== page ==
Financial Crisis

Fallout from the Joe Show

Josef Ackermann
Facepalm on the financial crisis. Source: DPA

Ten years ago, the financial crisis of the century hit Germany when a small, conservative bank named IKB collapsed in July 2007. It was the first step on the fall of the house of cards.

We can blame individuals, such as Deutsche Bank’s former chief executive Josef Ackermann, for their role in the collapse of the financial system. Mr. Ackermann oversaw a new ruthless – and occasionally illegal – hunt for profit that drove Deutsche Bank far from its home market as it took ever greater risks.

But with hindsight, it wasn’t only arrogant bankers who created that era’s toxic system. It was also the combined naivety and failings of elites from politicians and investors to regulators and journalists. When government, business and media elites called for a deregulation of the economy and the financial system, there were few voices of caution. We didn’t want to question the consensus, swimming against the tide means exclusion and it’s human nature to want to be part of the mainstream.

Compared to its six global competitors, Deutsche Bank is the only one with less equity than in 2002, the year that Mr. Ackermann took over.

With the benefit of hindsight, we should have been more skeptical, especially because we had already been burned in the past. When Mr. Ackermann took the helm at Germany’s largest bank in 2002, the dotcom bubble had just burst, created by a combination of short-term thinking, greed and arrogance.

It was in these ashes that Mr. Ackermann and other senior bank executives started to create the next hubris, of global finance capitalism. Conservative money lenders transformed into highly indebted constructs where small groups of traders bet borrowed money on short-term deals, first and foremost for personal gain.

Deutsche Bank was one of the most aggressive players in this global game of finance Monopoly. Led by the then-head of trading, Anshu Jain, and with Mr. Ackermann’s blessing, a horde of investment bankers made big money and rewarded themselves with bonuses in the billions from the profits. Mr. Jain alone is said to have earned hundreds of millions of euros over the years.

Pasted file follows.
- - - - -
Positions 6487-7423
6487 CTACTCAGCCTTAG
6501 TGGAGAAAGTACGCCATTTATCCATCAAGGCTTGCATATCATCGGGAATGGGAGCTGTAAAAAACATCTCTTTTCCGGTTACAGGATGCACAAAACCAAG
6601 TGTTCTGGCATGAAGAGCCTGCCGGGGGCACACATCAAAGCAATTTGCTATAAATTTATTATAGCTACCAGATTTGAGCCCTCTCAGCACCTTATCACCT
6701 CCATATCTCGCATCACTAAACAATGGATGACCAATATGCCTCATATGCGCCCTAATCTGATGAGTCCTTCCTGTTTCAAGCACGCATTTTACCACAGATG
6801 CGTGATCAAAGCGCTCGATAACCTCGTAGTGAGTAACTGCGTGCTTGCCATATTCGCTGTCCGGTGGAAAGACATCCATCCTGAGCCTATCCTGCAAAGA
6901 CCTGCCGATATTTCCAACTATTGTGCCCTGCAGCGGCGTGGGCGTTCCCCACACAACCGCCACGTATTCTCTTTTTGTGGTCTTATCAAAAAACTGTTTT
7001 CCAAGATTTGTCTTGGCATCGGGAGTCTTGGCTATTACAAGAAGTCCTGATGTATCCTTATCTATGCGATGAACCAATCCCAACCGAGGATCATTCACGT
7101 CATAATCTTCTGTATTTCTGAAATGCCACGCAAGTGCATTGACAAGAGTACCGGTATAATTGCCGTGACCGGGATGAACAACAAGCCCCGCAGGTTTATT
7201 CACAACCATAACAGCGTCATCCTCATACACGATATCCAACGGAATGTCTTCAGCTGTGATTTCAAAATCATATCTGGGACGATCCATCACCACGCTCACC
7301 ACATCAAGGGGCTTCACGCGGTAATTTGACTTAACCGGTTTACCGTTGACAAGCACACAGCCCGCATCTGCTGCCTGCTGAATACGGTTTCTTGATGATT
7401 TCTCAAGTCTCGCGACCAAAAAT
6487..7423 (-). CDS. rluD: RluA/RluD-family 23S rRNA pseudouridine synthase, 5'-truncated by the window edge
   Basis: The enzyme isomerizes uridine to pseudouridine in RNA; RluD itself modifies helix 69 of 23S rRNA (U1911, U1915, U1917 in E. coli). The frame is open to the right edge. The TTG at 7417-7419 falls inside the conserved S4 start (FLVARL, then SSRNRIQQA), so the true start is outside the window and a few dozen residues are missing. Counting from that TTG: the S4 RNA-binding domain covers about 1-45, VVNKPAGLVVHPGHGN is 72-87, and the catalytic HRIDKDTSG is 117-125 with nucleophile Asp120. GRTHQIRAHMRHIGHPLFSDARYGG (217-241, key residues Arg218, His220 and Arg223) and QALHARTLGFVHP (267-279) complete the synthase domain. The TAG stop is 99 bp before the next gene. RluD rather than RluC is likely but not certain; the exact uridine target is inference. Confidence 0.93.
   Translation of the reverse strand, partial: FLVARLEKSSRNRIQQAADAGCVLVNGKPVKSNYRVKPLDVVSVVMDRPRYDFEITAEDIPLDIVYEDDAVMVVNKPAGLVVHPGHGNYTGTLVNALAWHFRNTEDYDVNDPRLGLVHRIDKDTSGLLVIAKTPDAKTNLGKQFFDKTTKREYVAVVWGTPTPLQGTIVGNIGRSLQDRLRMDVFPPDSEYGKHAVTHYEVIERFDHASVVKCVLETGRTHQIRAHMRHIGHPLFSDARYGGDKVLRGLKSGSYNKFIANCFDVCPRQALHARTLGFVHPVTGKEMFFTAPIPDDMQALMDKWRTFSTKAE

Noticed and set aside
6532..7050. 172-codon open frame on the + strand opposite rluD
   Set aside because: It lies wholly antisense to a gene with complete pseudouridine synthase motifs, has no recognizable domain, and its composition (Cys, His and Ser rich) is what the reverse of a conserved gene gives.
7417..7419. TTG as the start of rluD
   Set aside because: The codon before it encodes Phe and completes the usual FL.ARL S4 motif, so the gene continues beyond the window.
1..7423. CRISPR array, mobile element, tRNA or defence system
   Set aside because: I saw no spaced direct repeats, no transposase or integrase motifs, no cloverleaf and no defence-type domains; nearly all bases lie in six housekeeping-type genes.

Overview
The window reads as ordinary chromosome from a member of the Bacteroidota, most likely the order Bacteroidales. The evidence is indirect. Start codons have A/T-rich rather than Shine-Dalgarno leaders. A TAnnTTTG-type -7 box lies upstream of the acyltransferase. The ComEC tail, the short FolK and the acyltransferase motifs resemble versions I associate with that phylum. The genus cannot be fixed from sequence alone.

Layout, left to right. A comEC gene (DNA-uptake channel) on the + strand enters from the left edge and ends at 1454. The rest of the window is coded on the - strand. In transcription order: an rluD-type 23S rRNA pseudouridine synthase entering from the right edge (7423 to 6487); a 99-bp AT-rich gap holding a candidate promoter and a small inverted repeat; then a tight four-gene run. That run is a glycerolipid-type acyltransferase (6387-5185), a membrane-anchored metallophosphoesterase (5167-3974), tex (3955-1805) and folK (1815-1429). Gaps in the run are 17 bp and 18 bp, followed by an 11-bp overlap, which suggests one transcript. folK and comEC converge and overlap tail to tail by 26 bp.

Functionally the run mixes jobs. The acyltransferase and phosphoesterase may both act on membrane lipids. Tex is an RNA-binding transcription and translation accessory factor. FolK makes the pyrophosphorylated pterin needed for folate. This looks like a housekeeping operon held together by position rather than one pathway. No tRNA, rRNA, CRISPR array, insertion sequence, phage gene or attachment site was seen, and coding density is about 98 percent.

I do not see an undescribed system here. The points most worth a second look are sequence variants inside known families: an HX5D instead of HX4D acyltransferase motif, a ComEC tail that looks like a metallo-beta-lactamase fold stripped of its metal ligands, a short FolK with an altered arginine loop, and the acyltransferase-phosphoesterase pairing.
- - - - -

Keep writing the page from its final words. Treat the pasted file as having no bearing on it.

But those bankers were aided and abetted by German business journalists, who celebrated Deutsche Bank as it turned away from small-town Germany. We, like the bankers themselves, were thrilled by the allure of investment banking in New York and London, we wanted to be modern, international, just like Mr. Ackerman.

We overlooked the fact that risky bad loans were bundled in ever more complex and obscure securities, converting it instead into the new dogma that global risks were spread, that the financial system had become more stable and dynamic. As journalists, we stayed on the surface, too few of us bothered to look beyond the facade.

Investment banks are not shady and useless as such. But Mr. Ackermann and Mr. Jain inflated Deutsche Bank into an oversized trading firm that often invested on its own account, and against its clients. The tabloid newspapers slammed Mr. Ackermann for cutting jobs while targeting 25 percent profits but business journalists celebrated him for the very same reason.